Eight Brides Passed Down A $100 Wedding Dress For 72 Years Through The Family

Jun 26, 2023 by apost team

When trends come and go, one family has defied the passage of time by upholding a cherished tradition that spans over seven decades. Passed down from one bride to another is a timeless wedding dress that has become a symbol of love, family, and enduring relationships.

This remarkable tale began on Sept. 16, 1950, when Adele Larson walked down the aisle to marry Roy Stoneber in a satin gown with a mandarin collar, a lace panel adorning the front and back, and delicate small buttons. Adele discovered the dress at the iconic Marshall Field's department store in Chicago. 

Little did she know that this elegant gown would become a precious heirloom cherished by generations to come. The price tag of $100.75 may seem modest by today's standards, but it held immeasurable value in terms of sentiment and tradition.

When Adele's sister Elly Larson prepared to exchange vows with John Milton in June 1953, she too decided to don the beloved dress. Elly nixed her mother's suggestion of shopping for a new wedding gown because she already had Adele's. Thus, for the second time around, the dress became a symbol of love and family unity.

Sharon Larson, the third bride to wear the dress, followed in her sisters' footsteps when she married John Frank in May 1969. Reflecting on her decision, Sharon emphasized the joy and pride she felt in wearing the dress, which she first saw at five years old and then again when she was eight years old. To her, it wasn't a matter of obligation but rather a celebration of family bonds and shared traditions. It was a fun and natural choice that beautifully connected the past with the present.

Be sure to reach the end of this article to see the full video :-)

The dress continued its journey through time with the next generation. Sue Stoneberg, Adele's daughter, walked down the aisle in 1982, honoring the dress and the deep bond she shared with her mother.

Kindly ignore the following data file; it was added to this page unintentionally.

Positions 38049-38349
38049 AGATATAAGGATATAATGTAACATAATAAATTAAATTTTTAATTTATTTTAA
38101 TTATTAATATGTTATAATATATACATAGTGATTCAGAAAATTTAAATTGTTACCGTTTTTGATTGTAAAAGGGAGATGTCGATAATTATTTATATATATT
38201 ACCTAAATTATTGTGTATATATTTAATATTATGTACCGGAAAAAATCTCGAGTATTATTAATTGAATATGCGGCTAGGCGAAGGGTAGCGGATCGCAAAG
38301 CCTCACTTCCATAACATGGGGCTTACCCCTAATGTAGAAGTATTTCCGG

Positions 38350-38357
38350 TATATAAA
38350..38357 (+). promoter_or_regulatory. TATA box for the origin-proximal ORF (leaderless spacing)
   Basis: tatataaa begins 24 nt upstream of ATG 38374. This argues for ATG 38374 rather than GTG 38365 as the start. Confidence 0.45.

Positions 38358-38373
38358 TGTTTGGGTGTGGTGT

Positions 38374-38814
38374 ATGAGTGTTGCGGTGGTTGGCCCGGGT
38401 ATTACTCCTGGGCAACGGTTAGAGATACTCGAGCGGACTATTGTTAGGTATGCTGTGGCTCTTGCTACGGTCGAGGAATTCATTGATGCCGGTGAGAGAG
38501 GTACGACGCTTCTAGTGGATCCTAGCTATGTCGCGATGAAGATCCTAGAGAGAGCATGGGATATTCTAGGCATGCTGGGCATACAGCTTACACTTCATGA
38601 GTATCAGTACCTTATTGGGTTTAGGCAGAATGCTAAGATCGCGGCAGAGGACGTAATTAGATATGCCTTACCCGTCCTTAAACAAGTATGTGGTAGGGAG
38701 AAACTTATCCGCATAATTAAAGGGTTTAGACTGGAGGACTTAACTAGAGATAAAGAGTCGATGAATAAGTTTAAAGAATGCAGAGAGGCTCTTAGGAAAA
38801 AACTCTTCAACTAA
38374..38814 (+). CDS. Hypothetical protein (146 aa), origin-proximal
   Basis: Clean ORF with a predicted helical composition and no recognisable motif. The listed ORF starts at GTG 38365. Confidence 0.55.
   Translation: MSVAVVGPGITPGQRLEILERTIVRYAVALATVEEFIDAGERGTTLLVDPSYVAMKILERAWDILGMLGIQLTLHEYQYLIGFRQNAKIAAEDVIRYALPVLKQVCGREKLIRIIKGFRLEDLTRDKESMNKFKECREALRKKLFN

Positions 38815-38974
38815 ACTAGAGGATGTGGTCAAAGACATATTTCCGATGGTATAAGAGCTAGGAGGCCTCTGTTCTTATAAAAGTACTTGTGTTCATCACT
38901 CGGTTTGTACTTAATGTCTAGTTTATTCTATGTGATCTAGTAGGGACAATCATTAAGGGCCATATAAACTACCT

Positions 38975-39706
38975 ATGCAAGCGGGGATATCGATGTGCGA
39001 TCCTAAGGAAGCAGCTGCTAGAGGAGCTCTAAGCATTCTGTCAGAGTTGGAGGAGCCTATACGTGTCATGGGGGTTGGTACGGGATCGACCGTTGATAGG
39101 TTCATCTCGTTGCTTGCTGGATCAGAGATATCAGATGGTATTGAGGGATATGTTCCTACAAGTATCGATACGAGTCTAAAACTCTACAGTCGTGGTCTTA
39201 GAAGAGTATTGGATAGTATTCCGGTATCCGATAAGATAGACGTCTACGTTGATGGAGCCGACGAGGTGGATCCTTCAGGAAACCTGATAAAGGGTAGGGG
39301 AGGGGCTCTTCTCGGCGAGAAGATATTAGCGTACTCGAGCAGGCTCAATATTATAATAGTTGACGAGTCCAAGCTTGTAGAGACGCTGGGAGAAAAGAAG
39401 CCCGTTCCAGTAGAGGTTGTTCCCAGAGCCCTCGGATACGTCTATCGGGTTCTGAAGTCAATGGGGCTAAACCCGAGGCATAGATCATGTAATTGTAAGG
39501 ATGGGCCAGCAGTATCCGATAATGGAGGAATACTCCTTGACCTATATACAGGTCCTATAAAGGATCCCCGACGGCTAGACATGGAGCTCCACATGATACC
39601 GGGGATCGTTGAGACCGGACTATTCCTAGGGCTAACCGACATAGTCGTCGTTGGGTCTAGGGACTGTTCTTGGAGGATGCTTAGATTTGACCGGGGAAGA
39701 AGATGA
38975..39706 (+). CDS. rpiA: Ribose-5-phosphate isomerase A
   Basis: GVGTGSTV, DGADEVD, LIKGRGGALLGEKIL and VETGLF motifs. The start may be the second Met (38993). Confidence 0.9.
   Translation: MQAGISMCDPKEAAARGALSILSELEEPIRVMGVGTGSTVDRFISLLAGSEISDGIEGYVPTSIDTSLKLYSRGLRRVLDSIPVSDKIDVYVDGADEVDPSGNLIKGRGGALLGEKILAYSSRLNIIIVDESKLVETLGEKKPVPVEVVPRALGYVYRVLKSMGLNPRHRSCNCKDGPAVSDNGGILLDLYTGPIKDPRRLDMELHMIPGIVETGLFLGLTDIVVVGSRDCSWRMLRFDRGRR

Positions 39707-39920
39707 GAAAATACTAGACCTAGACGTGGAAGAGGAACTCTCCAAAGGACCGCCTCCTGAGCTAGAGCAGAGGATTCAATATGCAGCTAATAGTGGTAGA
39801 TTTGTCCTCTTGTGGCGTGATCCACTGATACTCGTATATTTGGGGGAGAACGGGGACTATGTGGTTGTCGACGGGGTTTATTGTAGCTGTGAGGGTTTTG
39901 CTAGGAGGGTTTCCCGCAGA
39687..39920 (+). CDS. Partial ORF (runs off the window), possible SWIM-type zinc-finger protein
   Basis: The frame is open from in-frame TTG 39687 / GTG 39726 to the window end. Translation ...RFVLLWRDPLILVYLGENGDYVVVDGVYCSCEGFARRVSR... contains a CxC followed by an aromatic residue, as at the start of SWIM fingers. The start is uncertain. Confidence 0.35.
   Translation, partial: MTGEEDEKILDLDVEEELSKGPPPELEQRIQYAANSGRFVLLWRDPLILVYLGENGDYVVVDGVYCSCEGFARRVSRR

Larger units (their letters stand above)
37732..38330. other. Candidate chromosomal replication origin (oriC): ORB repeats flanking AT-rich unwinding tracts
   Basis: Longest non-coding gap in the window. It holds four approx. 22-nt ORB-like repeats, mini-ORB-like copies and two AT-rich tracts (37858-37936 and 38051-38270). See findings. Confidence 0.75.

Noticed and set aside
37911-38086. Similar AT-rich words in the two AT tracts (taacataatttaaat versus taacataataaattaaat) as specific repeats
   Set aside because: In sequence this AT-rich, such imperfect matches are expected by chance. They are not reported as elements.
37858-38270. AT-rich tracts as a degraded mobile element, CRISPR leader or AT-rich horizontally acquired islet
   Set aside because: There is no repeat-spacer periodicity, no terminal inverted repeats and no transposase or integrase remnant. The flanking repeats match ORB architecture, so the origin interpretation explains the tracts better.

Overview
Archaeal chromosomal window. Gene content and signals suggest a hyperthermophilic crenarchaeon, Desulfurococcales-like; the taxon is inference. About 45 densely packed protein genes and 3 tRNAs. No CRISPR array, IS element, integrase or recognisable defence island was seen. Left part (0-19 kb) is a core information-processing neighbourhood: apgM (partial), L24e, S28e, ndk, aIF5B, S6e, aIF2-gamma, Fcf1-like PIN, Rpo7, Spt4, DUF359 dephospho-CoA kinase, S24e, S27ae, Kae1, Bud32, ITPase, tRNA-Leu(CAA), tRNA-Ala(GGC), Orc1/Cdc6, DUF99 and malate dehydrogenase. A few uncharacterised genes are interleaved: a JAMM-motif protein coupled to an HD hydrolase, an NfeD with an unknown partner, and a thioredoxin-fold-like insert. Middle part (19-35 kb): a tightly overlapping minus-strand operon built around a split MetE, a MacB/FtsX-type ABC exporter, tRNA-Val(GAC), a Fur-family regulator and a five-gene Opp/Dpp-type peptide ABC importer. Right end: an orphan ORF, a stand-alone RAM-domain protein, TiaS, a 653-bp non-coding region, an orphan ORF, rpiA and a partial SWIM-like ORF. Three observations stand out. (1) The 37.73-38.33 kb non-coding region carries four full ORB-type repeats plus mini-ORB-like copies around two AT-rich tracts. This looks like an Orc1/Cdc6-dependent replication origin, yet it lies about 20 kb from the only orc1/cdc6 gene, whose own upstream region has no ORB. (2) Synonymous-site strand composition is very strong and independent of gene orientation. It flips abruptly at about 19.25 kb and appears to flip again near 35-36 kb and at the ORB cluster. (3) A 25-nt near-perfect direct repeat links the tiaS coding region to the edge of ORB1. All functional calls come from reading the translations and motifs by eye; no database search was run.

Carol Milton, Elly's daughter, stepped into the dress in 1990 when she married Lawrence Zmuda. Carol's decision was effortless and resolute, inspired by her deep admiration for the women who had worn it before her. 

"I never gave it a second thought to get any other dress than the one I had," Carol said, per Bride. "It was just I loved my aunts, my mom, my cousin. It was just sort of like, 'I'm wearing what they wore.' It just was not a decision."

Jean Milton, Carol's sister, also felt the pull of the family tradition and chose to wear the dress the following year when she wed Tom Ellis. In February 2013, Julie Frank Mackey, Adele's niece and Sharon's daughter, honored the legacy of her family but added her personal touch to the dress. With a ribbon hem and an open neckline, Julie made the gown uniquely hers while still acknowledging its timeless beauty.

The women entrusted the wedding dress to the care of professional cleaners and meticulously stored it to maintain its pristine condition for the next generations. Sharon embraced the responsibility of preserving the dress, utilizing her sewing skills to ensure its longevity.

As Serena Stoneberg, Adele's granddaughter, walked down the aisle in August 2022, the tradition continued with her marriage to Chris Lipari. The dress, resplendent with history and sentiment, exuded an air of celebration, representing the strength and love that have united the family for generations.

"There's just something like magic to it that it has looked good on every bride," Serena told Good Morning America


This $100 wedding dress serves as a testament to the power of love and the strength of family ties. What can you say about this unique family tradition? Do you know someone with a similar experience? Pass this story along to family and friends for inspiration!

Please scroll below for more stories :-)